The original letter to employees said the Board of World Vision U.S. had been praying about the decision for years. But in the letter to supporters leaders admitted they had not sought enough counsel from their Christian partners. “As a result, we made a change to our conduct policy that was not consistent with our Statement of Faith and our commitment to the sanctity of marriage,” they said. “While World Vision U.S. stands firmly on the biblical view of marriage, we strongly affirm that all people, regardless of their sexual orientation, are created by God and are to be loved and treated with dignity and respect,” they said.

Source: Charisma News

[ Top ]


Numerous conversions of Muslims to Christianity occur every year in Lebanon but the true number is unknown because of the risk of social stigma and persecution. “Most of them try to go outside of Lebanon, to Europe, America, Canada or Australia to live, because it’s not possible to stay here after conversion,” a Catholic bishop in Lebanon said. Given the delicacy of conversion in Lebanon, the bishop spoke on condition of anonymity.  While Muslims generally coexist well with the Christian population, some hostility can be shown toward those who convert from Islam. “I have heard many stories about the conversion of Muslims,” he said, in both the Maronite and Melkite Catholic communities.

The bishop cited one Melkite priest who baptized 75 Muslims last year. One young woman was converted and her family “accused the priest of having used sorcery to make her convert to Christianity. The priest was then abducted and kidnapped by the family. A deal was negotiated between the diocese and the family, that they would bring the daughter back home, without torturing her.” Her family has since converted as well, he explained, “but in a secret way.” If converts from Islam are not able to leave Lebanon, he said, they often move to areas of Lebanon with larger concentrations of Christians.”Those converting to Christianity in Lebanon are usually Lebanese themselves, the bishop explained.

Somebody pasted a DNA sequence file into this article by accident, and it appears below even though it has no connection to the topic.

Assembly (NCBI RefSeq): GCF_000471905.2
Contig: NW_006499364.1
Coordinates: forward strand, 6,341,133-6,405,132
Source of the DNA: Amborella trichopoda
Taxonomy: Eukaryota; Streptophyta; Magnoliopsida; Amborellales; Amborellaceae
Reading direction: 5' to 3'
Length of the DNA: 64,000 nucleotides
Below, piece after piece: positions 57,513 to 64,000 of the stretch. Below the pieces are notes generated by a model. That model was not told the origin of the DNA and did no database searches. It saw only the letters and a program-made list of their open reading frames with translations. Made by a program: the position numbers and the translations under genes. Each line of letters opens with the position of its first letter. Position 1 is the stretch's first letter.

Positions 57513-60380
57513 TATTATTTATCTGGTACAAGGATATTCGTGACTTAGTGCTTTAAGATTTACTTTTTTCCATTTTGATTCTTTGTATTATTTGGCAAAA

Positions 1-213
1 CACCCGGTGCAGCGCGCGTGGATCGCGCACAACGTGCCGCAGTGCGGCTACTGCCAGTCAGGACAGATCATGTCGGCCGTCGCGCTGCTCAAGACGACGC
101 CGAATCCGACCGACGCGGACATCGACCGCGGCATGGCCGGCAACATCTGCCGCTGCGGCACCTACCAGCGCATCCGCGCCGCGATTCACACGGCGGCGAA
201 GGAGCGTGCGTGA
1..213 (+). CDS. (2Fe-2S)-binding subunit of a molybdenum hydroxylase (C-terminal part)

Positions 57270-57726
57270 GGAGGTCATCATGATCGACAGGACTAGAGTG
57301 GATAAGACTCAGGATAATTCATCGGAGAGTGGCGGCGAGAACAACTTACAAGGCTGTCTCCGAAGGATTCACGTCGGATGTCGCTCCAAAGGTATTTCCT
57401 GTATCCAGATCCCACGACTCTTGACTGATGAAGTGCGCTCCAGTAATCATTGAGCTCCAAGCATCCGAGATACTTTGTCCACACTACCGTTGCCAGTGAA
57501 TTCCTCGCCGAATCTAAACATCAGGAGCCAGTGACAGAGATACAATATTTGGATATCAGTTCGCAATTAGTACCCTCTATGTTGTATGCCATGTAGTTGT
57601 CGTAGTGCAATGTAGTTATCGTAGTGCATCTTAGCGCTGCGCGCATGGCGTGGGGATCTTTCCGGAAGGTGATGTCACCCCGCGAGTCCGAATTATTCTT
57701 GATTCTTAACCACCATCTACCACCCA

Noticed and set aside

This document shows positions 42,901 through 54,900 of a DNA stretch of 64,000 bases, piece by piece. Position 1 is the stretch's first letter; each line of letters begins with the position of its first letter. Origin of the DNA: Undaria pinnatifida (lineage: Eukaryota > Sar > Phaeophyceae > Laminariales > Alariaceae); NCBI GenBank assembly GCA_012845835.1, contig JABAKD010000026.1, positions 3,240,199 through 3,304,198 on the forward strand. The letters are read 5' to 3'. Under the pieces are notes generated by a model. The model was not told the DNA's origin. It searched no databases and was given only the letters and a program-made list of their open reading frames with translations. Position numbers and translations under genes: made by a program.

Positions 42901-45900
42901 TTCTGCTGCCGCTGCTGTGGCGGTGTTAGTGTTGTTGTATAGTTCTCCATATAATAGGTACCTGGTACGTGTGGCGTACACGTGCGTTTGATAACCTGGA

“I know only one Syrian convert who is from Aleppo, and was in Beirut studying sharia to become a sheikh” the Bishop said. The man “was baptized in Lebanon and then married, but he cannot register his marriage in Syria. He cannot go to Syria, but he cannot register his marriage in Lebanon either. We are trying to see if he and his family can go to Europe to live.” Lebanon has no procedures for civil marriage; all marriages performed are performed by religious officials.  “Everything is a secret,” the bishop said. “It’s not easy to speak publicly about conversion to Christianity.  It is better than other Arabic countries, but we still have a problem,” he said.

The Lebanese constitution provides for freedom of religion, and both Muslims and Christians are members of parliament and cabinet. National identity cards generally include the bearer’s religion, though this is not required by law. “Unlike other countries it is easy for a convert to register with the state as a Christian,” the bishop said. “For example in Egypt there are many conversions, but they are still registered as a Muslim, not Christian.” Lebanon provides for religious freedom, but societal discrimination against converts is widespread. The bishop reported that families of converts often “never accept” their relative’s Christian faith, and “they are persecuted by their family, tribe, and village.”

Lebanon has an estimated population of 54% Muslim and 41% Christian however the large influx of Syrian refugees in the wake of that country’s civil war has strained the status quo. The Lebanese government estimates that more than 1 million Syrian refugees are living in the country which has a normal population of a little over 4 million people. Now that nearly 20% of Lebanese residents are Syrian refugees, inter-religious relations are stressed. The bishop said that his diocese is assisting both Christian and Muslim refugees. “When we receive Muslims, we help them without trying to convert them, because when we give material help, we don’t like to play this game.”